Various Artists – The Tic Code – Soundtrack
The Tic Code – Soundtrack
(Razor & Tie – 2000)
by John Barrett
Michael Wolff has a mild case of Tourette’s Syndrome, a condition producing involuntary twitches, or “tics”. He was teased as a kid, and his story helped inspire The Tic Code, where a child prodigy meets his idol, a jazzman played by Gregory Hines. Michael also wrote the film’s music, which dances pretty – and walks proud. “Fur Elise” makes Beethoven swing, with a light touch reminiscent of Bill Evans. Things get tough stops by; his tenor stomps in “Hoss’ Flat”, then rides the Trane on “Portraiture”.
A tough sax trio, this gets a boost from the bass of John B. Williams, who played next to Wolff in the Arsenio Hall band. The vibes roll high on an ebullient “Soul Sauce” (Mike got his start as a Cal Tjader sideman) and Foster shouts up a storm. And “Blues Period” has a nice uptown sheen – Wolff slinks as Foster struts. This is the classic sound, shades of the “golden days” jazz fans keep talking about. With these new traditions and Wolff’s new ideas, maybe the golden days are now.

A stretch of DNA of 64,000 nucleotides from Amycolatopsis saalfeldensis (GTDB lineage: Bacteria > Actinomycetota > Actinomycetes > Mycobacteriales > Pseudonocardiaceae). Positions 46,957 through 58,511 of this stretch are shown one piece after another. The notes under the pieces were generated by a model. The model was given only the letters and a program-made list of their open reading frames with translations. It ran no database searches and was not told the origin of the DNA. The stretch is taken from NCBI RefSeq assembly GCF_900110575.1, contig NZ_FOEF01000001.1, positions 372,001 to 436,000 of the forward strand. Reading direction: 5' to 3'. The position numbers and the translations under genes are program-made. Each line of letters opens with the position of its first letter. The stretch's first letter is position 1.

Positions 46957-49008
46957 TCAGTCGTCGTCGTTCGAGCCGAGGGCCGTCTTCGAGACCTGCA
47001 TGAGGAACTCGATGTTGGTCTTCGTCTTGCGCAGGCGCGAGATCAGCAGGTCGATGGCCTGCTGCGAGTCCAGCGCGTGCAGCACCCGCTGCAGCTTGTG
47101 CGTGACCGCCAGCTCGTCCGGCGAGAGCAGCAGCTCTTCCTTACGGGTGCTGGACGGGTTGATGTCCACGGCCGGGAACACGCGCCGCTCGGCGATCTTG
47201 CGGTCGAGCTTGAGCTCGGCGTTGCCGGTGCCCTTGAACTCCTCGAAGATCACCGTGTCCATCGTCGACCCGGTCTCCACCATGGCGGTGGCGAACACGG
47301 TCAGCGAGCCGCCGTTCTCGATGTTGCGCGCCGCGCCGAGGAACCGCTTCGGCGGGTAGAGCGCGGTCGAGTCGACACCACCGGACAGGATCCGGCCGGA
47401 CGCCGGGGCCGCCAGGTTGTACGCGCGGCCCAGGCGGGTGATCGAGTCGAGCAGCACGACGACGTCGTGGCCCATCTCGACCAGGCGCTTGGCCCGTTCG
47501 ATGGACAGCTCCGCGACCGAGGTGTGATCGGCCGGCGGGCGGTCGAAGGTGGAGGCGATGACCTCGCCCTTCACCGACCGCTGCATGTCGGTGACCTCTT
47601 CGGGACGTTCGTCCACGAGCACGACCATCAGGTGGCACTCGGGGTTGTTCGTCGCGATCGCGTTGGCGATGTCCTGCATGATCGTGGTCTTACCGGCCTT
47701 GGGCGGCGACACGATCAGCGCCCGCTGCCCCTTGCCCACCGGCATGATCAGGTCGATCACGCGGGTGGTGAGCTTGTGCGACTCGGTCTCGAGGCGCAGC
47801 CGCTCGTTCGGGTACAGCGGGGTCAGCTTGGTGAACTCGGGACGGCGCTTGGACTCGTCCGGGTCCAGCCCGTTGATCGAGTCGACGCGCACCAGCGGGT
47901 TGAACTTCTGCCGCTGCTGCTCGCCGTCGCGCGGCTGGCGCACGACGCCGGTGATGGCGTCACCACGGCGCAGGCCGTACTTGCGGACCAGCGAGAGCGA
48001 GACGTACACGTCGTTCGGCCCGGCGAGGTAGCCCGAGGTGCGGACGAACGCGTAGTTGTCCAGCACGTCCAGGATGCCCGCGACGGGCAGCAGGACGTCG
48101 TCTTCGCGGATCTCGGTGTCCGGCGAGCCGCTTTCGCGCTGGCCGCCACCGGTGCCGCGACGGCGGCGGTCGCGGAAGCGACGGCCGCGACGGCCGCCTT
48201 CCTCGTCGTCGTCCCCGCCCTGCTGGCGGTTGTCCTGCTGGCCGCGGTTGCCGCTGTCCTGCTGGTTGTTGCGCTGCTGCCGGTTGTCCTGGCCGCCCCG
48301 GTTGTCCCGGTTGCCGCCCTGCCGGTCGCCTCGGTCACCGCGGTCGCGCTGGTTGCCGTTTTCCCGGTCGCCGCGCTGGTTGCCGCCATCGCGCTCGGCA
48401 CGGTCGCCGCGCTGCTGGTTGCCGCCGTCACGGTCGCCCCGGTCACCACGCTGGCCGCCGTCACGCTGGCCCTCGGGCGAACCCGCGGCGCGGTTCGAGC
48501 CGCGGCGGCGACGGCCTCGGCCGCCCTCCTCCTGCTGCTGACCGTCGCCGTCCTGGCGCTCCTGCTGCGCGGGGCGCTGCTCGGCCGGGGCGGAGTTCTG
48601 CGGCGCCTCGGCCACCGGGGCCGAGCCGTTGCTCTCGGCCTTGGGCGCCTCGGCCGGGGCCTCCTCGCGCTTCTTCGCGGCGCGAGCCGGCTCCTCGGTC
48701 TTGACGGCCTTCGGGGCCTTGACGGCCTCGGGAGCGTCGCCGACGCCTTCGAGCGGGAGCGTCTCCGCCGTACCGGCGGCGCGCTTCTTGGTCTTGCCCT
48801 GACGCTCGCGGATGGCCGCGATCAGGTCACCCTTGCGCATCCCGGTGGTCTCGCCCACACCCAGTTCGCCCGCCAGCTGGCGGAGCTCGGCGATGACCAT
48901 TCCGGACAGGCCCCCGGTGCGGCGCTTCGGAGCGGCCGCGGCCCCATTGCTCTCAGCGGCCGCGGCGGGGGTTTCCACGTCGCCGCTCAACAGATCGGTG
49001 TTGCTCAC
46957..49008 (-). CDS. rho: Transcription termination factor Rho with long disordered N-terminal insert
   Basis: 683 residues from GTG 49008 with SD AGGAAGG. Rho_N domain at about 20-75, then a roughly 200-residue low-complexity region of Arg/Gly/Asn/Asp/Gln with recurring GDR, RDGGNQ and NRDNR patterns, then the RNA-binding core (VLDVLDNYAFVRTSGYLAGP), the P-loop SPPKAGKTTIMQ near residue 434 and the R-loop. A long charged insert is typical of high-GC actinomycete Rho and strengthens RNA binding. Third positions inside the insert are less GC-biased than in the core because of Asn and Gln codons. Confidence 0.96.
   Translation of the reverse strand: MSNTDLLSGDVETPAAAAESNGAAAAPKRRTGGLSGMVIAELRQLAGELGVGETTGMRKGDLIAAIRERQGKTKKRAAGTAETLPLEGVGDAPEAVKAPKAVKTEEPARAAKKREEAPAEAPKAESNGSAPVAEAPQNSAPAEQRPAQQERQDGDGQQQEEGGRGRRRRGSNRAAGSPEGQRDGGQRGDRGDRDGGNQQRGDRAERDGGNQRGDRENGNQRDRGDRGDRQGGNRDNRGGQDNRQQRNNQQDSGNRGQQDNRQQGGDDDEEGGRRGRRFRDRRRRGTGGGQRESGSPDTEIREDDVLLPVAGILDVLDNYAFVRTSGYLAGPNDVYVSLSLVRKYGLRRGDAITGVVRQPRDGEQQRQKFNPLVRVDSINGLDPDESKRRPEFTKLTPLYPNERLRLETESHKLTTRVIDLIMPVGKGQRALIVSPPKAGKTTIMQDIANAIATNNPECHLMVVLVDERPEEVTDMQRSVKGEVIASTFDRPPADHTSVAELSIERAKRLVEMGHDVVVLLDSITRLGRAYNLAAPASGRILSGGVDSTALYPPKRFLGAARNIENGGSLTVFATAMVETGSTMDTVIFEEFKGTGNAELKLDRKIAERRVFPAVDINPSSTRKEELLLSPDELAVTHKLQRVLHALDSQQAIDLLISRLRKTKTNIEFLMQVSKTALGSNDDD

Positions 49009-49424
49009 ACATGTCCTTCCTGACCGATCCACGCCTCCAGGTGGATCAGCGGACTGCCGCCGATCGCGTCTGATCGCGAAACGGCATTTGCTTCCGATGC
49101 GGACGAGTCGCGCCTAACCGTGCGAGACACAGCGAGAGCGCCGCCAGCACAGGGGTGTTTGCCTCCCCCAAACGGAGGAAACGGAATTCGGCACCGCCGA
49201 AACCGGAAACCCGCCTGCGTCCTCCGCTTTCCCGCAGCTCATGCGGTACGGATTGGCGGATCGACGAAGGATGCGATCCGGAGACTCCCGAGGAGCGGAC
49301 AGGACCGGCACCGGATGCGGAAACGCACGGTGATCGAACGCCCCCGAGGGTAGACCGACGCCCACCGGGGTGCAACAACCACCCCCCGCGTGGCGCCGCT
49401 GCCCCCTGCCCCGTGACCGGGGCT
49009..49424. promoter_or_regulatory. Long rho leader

Between the songs are short cues, which set a mood and get the job done. “Uptown Local” has screaming angst, ending on a gunshot; so intense it made me shiver. “Ballade Noire” is wearily elegant, worthy of Satie. Like “Elise”, this sounds like a classicist, taking his first steps in the world of jazz. For classics of another sort, we have Monk: a great version of “Straight, No Chaser”, done with Milt Jackson. We get the LP version of “Mercy Mercy Mercy”, where Cannonball preaches about facing adversity. That’s a wonderful touch, as it reminds us of the film’s message. Listening to this will drive off the blue feelings – that’s one of the things jazz is for.